As expected, questions were less likely to be answered the further they were along any given model (and thus closer to conservation effect; see Fig. 4 for a detailed example from capacity-building). This was the case irrespective of the type of conservation activity being undertaken (Fig. 5). Questions on key outcomes, despite being less readily answered than those about implementation, were still much easier to answer than those on actual conservation effects.

Fig. 4 The frequency among 12 completed capacity building questionnaires of substantive responses (i.e. a–d, which reflect the level of achievement rather than lack of information) to key questions. The key outcome, in this case increased quantity and/or quality of conservation action, is marked with a star (as in Fig. 3). This pattern is consistent to a greater or lesser extent across activity types.

Fig. 5 Variation in frequency of substantive responses (i.e. a–d, which reflect the level of achievement rather than lack of information) at different points within the CCF framework. Across different activity types the occurrence of substantive responses to key questions regarding implementation (stippled bars) is always higher than for questions about key outcomes (light grey bars), which usually have more substantive responses than questions about conservation effect (dark bars).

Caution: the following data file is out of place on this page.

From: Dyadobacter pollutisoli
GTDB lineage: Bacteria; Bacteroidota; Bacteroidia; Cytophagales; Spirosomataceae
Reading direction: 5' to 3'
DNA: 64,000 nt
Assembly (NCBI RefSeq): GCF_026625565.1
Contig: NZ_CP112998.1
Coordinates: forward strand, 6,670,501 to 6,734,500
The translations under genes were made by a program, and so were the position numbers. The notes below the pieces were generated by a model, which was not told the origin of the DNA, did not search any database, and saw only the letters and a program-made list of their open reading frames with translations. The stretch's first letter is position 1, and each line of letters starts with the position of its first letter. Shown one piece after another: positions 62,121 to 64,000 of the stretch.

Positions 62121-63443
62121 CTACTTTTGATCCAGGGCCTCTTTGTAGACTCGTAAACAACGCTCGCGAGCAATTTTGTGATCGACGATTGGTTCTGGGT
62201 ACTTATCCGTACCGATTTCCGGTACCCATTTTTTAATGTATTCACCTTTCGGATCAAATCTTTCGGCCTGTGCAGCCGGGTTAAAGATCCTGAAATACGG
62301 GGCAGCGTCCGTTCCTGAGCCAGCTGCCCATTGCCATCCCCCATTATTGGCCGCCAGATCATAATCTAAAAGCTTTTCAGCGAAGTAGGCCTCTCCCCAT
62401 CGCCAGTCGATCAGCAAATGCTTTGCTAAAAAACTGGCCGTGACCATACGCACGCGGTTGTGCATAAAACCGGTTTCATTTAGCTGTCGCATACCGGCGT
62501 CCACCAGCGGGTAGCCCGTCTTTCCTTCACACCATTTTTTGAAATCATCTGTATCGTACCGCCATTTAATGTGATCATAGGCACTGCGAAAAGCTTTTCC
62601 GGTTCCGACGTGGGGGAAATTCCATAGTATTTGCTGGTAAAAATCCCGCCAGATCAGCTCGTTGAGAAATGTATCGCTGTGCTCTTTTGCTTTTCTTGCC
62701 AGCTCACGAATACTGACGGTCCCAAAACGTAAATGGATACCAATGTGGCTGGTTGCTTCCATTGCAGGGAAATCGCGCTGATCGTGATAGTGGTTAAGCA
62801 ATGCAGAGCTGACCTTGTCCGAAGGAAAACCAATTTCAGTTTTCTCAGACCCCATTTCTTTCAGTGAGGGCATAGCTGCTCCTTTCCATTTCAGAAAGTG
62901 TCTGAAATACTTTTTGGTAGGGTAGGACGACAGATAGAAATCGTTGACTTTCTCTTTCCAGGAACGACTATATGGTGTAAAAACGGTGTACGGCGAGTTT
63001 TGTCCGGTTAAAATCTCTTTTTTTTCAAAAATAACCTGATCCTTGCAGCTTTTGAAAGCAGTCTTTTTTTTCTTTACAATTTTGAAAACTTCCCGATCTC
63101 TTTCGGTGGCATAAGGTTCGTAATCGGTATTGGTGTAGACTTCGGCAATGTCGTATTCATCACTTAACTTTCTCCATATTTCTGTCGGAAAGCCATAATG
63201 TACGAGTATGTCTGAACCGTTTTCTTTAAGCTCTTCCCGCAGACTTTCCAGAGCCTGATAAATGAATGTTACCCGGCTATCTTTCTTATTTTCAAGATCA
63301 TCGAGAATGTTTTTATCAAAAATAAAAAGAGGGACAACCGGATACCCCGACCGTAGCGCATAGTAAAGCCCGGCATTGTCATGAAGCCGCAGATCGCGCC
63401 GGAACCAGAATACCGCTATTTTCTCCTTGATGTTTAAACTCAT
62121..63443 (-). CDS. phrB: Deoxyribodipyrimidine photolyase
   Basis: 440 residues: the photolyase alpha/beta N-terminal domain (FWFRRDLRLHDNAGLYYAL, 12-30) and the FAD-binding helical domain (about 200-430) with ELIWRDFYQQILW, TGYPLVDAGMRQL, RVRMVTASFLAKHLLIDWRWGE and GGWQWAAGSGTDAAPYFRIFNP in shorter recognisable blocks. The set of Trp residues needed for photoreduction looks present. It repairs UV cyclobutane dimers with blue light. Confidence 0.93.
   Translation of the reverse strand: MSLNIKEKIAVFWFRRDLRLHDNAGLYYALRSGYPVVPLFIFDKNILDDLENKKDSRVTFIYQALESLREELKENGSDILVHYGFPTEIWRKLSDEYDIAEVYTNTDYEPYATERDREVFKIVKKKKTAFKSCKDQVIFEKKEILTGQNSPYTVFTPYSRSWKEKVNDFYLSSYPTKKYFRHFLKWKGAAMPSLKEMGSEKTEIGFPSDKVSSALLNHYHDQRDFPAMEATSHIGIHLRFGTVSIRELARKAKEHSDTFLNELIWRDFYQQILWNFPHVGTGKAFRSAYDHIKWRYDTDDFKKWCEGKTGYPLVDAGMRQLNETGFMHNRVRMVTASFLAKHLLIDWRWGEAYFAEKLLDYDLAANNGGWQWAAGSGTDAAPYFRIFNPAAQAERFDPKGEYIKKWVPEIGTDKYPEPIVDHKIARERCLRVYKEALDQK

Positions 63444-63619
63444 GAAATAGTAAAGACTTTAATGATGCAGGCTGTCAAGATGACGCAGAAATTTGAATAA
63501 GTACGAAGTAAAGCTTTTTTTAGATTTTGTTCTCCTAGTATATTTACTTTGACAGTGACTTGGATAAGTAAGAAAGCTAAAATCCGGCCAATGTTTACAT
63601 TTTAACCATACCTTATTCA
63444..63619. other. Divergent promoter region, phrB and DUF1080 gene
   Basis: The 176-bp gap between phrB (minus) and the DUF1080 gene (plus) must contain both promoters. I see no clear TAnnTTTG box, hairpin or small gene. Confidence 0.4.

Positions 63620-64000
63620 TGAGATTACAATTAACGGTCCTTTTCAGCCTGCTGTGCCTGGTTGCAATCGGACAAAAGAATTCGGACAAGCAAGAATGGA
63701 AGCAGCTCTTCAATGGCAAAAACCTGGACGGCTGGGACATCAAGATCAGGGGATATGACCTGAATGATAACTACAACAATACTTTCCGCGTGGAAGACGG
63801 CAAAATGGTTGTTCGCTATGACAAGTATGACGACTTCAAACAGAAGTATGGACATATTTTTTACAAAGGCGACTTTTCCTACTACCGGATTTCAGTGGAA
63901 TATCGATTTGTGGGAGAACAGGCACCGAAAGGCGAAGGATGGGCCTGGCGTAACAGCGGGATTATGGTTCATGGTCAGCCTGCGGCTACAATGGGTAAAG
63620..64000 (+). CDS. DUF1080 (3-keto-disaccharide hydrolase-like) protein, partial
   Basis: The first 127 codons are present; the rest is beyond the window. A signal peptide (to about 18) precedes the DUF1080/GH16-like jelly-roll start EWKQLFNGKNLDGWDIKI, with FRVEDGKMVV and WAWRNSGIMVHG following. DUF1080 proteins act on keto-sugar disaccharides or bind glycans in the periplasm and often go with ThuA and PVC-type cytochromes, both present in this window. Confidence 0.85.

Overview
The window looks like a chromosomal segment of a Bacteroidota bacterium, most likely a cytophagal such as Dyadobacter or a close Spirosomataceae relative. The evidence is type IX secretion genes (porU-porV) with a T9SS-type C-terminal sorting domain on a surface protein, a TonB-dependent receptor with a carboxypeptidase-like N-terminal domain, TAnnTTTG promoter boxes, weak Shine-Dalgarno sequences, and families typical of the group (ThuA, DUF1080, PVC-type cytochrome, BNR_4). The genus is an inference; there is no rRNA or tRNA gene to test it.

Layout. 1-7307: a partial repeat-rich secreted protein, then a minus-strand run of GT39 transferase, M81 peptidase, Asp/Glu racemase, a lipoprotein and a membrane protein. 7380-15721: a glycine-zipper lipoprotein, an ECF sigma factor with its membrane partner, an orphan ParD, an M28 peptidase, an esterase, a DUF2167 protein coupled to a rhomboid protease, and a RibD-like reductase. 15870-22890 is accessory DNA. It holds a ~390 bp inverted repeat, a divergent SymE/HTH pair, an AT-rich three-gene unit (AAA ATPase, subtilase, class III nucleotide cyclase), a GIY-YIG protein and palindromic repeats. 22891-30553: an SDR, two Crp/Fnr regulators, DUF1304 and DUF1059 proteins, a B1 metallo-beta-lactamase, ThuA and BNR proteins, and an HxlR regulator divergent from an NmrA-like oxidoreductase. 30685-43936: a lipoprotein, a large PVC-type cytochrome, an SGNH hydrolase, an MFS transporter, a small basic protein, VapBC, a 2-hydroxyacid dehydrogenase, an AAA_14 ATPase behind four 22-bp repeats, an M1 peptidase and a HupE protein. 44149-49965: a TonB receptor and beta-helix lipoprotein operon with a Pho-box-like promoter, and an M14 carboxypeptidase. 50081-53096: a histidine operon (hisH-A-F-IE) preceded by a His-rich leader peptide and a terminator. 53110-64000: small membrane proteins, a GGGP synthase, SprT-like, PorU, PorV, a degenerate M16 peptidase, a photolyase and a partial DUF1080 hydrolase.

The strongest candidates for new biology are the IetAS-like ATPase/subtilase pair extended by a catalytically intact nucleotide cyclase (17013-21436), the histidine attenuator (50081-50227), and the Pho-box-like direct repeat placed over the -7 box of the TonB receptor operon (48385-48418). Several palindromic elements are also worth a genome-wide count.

With regard to what best predicts conservation effects, we found that the degree of implementation of a given activity was a poor predictor of its conservation effect (Spearman rank correlation: ρ = 0.077, n = 22, P = 0.734; Fig. 6a). In contrast, the extent of achievement of key outcomes was a much more powerful predictor of the effect of an intervention, even in this small sample of activities (ρ = 0.668, n = 22, P < 0.001; Fig. 6b). This result is not linked to any tendency in the methodology to promote linkage between adjacent levels; we tested for a close link between implementation and outcome scores and found none (ρ =0.060, P = 0.792).